Saturday, April 20, 2013

Ayn Rand & Epistemology 36

Analytic-Synthetic Dichotomy 9: Thinking in Essentials Redux. Peikoff resumes his jihad against nominalism with the following bit of libelous persiflage:

On a rational view of definition, a definition organizes and condenses — and thus helps one to retain — a wealth of knowledge about the characteristics of a concept's units. On the nominalist view, it is precisely this knowledge that is discarded when one defines a concept: as soon as a defining characteristic is chosen, all the other characteristics of the units are banished from the concept, which shrivels to a mere definition. For instance, as long as a child's concept of "man" is retained ostensively, the child knows that man has a head, two eyes, two arms, etc.; on the nominalist view as soon as the child defines "man," he discards all this knowledge; thereafter, "man" means to him only: "a thing with rationality and animality." [IOTE, 104]

Note the complete absence of empirical examples to support Peikoff's contentions: which nominalists, after all, believe the people discard knowledge after defining words? Is it too much to ask for names, followed by documented evidence? This absence of evidence is not only intentional, but necessary: there can be no examples because it's unlikely any nominalist ever held the position attributed them by Peikoff in this passage. What Peikoff and other Objectivists still can't seem to grasp is that definitions define words, not concepts. The definition explains how a particular word is to be used. It gives the meaning of the word in different terms. Neither Rand nor Peikoff ever bothered to provide evidence for the assertion that definitions organize and condense knowledge about the characteristics of a concept's units. Since definitions only express the same meaning in different words, they add no knowledge about external matters of fact (other than knowledge about word usage).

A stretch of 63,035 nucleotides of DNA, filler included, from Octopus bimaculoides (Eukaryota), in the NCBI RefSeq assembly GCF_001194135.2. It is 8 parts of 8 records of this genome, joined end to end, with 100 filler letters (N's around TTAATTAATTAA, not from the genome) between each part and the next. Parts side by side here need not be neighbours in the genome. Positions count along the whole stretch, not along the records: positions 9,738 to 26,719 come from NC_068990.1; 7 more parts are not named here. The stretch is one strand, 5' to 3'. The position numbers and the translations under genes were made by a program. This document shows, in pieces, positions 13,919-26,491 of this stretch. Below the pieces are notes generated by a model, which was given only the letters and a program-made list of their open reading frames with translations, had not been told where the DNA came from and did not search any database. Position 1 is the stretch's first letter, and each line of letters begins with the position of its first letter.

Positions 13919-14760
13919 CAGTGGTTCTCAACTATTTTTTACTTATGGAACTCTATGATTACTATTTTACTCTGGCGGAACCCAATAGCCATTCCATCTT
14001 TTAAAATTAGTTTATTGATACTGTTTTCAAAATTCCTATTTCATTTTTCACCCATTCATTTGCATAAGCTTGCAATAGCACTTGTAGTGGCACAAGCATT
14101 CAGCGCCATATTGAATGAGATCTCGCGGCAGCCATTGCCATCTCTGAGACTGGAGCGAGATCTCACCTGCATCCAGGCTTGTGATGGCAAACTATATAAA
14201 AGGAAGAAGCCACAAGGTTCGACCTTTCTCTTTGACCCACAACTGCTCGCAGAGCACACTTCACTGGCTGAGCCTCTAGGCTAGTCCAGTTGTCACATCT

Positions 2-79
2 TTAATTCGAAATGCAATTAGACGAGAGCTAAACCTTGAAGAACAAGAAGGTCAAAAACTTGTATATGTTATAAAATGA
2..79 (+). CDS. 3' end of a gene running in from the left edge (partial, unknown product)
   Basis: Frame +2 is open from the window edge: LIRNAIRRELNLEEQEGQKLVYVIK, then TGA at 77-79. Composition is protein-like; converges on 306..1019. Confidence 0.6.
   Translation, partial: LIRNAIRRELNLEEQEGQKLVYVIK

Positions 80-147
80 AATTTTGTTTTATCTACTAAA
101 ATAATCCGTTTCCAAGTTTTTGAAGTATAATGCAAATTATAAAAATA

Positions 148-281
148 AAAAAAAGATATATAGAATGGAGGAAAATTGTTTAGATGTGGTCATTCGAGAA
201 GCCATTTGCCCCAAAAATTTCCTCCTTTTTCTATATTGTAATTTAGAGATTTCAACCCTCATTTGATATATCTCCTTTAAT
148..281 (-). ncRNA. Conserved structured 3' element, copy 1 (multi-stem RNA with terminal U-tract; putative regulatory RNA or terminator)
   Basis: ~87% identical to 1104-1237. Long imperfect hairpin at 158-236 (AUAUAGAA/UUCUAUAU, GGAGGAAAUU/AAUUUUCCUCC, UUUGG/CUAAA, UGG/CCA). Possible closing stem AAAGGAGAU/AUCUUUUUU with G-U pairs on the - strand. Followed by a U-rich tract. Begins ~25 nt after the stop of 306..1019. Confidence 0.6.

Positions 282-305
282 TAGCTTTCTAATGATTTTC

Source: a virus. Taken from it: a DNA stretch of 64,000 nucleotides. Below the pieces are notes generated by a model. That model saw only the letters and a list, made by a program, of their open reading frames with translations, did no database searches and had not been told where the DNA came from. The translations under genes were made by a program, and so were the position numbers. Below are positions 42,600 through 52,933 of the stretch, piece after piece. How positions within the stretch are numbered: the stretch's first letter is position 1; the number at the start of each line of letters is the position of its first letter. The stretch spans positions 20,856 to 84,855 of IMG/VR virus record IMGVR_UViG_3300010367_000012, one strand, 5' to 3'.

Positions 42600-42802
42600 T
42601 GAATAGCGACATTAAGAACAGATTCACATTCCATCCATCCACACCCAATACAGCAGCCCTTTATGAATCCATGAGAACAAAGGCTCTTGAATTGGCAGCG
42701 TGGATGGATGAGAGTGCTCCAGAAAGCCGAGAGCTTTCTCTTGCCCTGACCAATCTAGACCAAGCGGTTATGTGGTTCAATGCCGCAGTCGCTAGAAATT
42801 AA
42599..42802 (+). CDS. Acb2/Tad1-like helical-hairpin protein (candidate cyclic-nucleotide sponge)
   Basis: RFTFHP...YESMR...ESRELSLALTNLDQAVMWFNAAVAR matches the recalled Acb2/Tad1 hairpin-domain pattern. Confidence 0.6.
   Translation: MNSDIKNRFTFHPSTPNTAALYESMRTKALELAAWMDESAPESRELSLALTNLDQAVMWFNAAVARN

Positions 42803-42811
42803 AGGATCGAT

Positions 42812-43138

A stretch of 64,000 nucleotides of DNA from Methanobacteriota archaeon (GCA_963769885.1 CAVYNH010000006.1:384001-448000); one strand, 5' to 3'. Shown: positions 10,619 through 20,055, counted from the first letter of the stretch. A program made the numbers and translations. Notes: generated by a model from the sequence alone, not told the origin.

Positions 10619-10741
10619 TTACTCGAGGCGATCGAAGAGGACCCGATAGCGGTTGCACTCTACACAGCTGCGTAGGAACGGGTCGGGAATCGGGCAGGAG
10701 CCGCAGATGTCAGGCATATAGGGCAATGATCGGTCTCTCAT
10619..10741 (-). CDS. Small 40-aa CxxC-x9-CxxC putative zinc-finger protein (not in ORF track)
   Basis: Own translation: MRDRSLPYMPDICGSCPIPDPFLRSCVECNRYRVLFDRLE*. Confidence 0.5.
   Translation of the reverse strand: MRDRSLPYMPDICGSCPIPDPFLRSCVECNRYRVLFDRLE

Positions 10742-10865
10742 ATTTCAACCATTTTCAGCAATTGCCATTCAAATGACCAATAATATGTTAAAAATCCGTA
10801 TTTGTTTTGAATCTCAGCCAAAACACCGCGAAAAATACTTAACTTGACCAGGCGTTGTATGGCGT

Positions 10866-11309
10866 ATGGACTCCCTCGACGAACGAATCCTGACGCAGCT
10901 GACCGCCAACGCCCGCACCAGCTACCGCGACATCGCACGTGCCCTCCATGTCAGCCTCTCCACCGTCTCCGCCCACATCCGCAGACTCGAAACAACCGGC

Wednesday, April 10, 2013

Ayn Rand & Epistemology 35

Analytic-Synthetic Dichotomy 8: Propostions Redux. One attractive feature of Peikoff's essay on the Analytic-Synthetic Dichotomy is that it contains several unequivocal statements about some of Rand's more controversial opinions. Hence we find in the essay the clearest expression of Rand's views about the relation between concepts and propositions:

Without a theory of concepts as a foundation, one cannot, in reason, adopt any theory about the nature or kinds of propositions: propositions are only combinations of concepts. [IOTE, 97]

This view is manifestly false. Indeed, it's so palpably erroneous that one wonders why Rand adopted it. Perhaps she considered it necessary to nip the horrors of linguistic analysis in the bud. If so, she chose a cure that was worse than the disease.

That propositions are more than just combinations of concepts can be observed from how propositions affect and even create meaning. The meaning of words (which for Rand symbolize concepts) changes depending on how they are used in propositions. And many words have no meaning at all if used by themselves. Objectivists seem to be guilty of the fallacy that, merely because each word has a dictionary meaning, that words (and by implication concepts) mean something when used outside of propositions. However, most words convey no meaning when not used in a proposition.